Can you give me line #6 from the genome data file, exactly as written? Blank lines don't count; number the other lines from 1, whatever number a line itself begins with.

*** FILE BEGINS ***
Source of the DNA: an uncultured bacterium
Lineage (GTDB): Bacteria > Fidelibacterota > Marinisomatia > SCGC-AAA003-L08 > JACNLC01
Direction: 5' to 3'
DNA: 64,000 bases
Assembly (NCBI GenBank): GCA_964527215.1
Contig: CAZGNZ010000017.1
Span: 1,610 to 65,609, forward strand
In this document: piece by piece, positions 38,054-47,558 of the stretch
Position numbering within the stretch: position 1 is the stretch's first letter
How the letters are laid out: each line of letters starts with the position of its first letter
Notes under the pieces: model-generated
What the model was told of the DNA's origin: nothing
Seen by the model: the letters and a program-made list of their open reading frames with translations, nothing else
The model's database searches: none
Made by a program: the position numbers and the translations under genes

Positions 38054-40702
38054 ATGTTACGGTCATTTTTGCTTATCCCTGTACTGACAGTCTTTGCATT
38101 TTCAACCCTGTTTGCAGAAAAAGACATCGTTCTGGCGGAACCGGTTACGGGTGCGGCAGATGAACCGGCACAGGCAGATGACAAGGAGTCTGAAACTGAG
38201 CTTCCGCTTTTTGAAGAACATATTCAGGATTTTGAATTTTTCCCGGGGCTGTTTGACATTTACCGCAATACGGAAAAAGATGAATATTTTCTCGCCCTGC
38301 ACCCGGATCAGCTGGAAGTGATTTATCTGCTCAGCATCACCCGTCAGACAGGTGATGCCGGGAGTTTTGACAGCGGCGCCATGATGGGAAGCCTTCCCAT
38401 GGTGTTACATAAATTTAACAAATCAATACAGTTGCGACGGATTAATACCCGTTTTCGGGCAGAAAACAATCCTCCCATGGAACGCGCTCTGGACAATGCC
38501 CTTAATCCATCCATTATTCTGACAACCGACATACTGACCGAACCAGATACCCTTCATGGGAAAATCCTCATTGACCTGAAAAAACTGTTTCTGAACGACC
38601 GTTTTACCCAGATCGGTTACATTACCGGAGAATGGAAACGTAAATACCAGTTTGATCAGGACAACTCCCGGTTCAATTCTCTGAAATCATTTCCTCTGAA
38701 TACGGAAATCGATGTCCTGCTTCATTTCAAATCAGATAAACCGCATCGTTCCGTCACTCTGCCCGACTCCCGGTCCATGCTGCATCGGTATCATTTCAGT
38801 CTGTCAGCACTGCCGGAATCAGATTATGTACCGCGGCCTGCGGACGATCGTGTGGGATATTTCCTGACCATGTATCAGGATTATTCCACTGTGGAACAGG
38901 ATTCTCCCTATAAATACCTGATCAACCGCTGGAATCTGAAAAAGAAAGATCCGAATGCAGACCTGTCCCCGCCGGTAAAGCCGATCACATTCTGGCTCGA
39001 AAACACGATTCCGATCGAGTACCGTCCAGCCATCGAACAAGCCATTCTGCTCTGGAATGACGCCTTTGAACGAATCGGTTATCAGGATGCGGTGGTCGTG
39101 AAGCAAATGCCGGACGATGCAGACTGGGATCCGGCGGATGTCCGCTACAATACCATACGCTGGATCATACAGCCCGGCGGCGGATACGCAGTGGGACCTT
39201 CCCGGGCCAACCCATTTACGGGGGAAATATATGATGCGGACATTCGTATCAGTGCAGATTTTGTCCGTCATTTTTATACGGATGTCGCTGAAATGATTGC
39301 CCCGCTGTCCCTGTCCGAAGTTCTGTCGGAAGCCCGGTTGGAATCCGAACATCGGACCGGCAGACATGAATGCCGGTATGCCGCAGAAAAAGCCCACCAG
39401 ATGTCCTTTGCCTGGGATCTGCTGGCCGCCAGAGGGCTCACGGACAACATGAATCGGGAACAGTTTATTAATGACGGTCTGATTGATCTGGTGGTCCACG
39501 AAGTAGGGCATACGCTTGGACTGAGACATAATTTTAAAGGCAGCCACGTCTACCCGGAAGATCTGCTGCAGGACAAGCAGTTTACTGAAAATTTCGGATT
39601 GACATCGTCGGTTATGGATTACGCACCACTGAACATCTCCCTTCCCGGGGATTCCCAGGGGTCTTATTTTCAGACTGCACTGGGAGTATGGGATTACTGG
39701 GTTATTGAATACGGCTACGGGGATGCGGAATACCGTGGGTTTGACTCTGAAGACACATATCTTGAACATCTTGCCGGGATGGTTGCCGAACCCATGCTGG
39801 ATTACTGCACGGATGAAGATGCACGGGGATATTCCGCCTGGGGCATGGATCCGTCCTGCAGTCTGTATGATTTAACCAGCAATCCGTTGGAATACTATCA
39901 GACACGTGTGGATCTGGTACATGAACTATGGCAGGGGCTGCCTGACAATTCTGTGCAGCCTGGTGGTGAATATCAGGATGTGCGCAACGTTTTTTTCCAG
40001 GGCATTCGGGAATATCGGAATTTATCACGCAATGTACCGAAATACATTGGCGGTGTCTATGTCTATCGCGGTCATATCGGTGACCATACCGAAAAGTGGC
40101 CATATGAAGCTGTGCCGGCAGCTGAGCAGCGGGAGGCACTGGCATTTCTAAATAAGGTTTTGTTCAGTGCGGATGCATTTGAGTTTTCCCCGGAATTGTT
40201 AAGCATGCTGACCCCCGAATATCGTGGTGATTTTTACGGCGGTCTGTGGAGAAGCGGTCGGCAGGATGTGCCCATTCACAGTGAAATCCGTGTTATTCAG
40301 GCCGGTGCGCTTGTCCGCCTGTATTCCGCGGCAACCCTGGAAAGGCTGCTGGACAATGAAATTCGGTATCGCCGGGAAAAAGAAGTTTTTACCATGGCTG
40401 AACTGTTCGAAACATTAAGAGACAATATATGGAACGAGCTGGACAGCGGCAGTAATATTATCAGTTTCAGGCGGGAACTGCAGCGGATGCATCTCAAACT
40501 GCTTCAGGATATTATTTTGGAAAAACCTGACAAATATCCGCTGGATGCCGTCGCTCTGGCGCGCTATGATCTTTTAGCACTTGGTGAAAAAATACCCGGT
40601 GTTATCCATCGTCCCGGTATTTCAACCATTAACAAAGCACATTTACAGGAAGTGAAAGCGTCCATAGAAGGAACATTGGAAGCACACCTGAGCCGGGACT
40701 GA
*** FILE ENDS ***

Contig: CAZGNZ010000017.1